1993 - The Liberal Jewish Synagogue

1994 - Finchley Progressive Synagogue

1995 - Kingston Liberal Synagogue

1996 - North London Progressive Synagogue

1997 - The Liberal Jewish Synagogue

1998 - North London Progressive Synagogue

1999 - The Liberal Jewish Synagogue

2000 - Hertsmere Progressive Synagogue (now The Liberal Synagogue, Elstree)

2001 - Hertsmere Progressive Synagogue (now The Liberal Synagogue, Elstree)

2002 - Harrow & Wembley Progressive Synagogue (now Mosaic Liberal Synagogue, Harrow)

2003 - Northwood & Pinner Liberal Synagogue

2004 - Harrow & Wembley Progressive Synagogue (now Mosaic Liberal Synagogue, Harrow)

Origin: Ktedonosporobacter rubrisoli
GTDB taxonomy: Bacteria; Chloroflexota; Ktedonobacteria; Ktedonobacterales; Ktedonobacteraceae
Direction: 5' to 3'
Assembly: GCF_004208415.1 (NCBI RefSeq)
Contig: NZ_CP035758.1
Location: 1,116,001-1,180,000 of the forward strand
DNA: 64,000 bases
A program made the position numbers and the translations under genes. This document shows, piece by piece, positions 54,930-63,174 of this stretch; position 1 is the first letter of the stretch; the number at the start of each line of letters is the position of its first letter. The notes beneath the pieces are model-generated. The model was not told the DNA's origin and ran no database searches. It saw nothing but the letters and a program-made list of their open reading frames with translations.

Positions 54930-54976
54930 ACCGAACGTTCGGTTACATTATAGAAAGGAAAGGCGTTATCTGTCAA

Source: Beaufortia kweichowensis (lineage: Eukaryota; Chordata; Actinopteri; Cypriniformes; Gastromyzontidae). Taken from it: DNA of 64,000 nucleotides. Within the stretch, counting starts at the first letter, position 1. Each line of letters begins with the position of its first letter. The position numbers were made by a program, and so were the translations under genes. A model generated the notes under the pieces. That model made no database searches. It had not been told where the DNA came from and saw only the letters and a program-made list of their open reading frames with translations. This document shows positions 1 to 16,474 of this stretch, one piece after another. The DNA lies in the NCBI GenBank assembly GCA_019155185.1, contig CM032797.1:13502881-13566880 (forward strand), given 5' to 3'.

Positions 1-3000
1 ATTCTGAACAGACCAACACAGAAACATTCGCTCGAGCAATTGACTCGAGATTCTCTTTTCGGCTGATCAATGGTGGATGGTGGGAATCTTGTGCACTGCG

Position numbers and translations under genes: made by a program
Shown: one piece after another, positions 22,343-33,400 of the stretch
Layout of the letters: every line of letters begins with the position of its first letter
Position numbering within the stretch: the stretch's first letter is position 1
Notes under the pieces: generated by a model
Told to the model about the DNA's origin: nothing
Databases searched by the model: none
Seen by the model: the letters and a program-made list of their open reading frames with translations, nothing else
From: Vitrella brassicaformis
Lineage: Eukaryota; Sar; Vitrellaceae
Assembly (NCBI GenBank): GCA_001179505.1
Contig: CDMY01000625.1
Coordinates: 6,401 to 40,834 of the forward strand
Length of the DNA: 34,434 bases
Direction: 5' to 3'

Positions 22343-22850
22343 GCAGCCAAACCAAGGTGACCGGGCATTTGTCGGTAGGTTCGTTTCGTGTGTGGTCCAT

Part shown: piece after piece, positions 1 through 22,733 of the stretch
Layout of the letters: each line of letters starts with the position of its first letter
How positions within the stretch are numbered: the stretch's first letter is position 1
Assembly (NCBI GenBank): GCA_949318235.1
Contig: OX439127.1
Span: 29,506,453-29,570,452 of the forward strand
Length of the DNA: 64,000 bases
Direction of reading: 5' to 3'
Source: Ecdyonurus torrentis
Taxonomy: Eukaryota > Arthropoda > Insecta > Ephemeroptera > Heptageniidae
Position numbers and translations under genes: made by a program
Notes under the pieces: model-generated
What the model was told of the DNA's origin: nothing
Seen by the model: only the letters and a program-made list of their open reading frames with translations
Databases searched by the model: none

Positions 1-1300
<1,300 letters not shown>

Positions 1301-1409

2005 - Northwood & Pinner Liberal Synagogue

2006 - Harrow & Wembley Progressive Synagogue (now Mosaic Liberal Synagogue, Harrow)

2007 - The Liberal Jewish Synagogue

2008 - Finchley Progressive Synagogue

2009 - The Liberal Synagogue, Elstree

2010 - The Liberal Synagogue, Elstree

2011 - Kingston Liberal Synagogue

2012 - The Liberal Synagogue, Elstree

2013 - The Liberal Synagogue, Elstree

2014 - The Liberal Jewish Synagogue

2015 - The Liberal Jewish Synagogue

Hardliners ‘alienating diaspora from Israel’

1 April 2016

Fears that Netanyahu will backtrack on historic Kotel deal under Charedi pressure

Rabbis and community leaders around the world have warned that extremist stances taken by Israel’s Charedi leadership are alienating members of the diaspora.

This week, the Israeli government was poised to rethink — under Charedi pressure — a plan to develop an area for non-Orthodox prayer at the Kotel, and MK Meir Porush was reprimanded by the Knesset ethics committee for saying that the feminist group Women of the Wall should be “thrown to the dogs”.